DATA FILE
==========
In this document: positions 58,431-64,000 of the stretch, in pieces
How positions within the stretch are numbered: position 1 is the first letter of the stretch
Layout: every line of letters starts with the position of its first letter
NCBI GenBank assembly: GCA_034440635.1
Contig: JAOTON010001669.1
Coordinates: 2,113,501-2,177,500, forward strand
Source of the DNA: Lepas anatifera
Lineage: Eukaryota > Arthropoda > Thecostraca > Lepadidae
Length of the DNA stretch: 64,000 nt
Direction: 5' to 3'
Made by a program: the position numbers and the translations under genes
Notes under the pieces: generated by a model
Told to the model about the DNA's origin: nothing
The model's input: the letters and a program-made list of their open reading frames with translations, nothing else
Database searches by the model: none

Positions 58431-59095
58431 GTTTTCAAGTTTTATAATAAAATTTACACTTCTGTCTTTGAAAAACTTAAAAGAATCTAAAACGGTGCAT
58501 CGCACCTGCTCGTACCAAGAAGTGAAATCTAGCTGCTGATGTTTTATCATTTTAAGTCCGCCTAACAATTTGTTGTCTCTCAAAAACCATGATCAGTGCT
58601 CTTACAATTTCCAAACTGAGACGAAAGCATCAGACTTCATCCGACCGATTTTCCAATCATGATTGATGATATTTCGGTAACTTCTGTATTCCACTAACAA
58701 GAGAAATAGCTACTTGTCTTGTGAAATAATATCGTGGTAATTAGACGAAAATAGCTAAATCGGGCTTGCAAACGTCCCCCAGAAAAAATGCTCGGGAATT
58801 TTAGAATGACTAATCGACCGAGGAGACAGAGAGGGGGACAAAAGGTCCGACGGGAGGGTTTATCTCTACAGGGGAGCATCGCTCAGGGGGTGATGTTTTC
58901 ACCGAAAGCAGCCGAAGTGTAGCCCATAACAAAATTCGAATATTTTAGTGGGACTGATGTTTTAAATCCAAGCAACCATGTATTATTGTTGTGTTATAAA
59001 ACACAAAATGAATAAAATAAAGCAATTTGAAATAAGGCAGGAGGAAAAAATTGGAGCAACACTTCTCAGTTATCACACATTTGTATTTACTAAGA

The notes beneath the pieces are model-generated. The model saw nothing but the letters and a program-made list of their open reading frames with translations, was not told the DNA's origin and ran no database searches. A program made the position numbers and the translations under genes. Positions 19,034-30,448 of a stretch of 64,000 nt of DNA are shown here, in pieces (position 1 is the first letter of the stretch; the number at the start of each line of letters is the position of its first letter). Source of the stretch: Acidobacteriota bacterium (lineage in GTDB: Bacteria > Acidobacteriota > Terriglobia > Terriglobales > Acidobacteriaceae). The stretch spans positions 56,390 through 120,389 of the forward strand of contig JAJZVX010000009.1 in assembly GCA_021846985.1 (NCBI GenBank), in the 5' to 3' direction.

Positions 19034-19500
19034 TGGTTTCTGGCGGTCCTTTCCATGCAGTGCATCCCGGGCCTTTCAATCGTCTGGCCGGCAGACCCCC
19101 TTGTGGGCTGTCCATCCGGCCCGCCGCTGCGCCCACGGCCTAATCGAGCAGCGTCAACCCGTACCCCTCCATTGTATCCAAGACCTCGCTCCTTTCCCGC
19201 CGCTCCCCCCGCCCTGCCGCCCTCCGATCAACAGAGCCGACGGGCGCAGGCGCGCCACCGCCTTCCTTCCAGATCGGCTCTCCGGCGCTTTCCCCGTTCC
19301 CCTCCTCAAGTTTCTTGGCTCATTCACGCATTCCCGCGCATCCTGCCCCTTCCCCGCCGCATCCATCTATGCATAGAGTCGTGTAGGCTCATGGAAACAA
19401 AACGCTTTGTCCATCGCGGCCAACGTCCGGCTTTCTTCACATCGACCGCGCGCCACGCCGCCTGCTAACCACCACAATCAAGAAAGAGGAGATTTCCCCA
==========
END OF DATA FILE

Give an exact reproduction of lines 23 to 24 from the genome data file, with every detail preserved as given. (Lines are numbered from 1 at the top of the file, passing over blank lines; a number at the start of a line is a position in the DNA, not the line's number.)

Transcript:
59001 ACACAAAATGAATAAAATAAAGCAATTTGAAATAAGGCAGGAGGAAAAAATTGGAGCAACACTTCTCAGTTATCACACATTTGTATTTACTAAGA

The notes beneath the pieces are model-generated. The model saw nothing but the letters and a program-made list of their open reading frames with translations, was not told the DNA's origin and ran no database searches. A program made the position numbers and the translations under genes. Positions 19,034-30,448 of a stretch of 64,000 nt of DNA are shown here, in pieces (position 1 is the first letter of the stretch; the number at the start of each line of letters is the position of its first letter). Source of the stretch: Acidobacteriota bacterium (lineage in GTDB: Bacteria > Acidobacteriota > Terriglobia > Terriglobales > Acidobacteriaceae). The stretch spans positions 56,390 through 120,389 of the forward strand of contig JAJZVX010000009.1 in assembly GCA_021846985.1 (NCBI GenBank), in the 5' to 3' direction.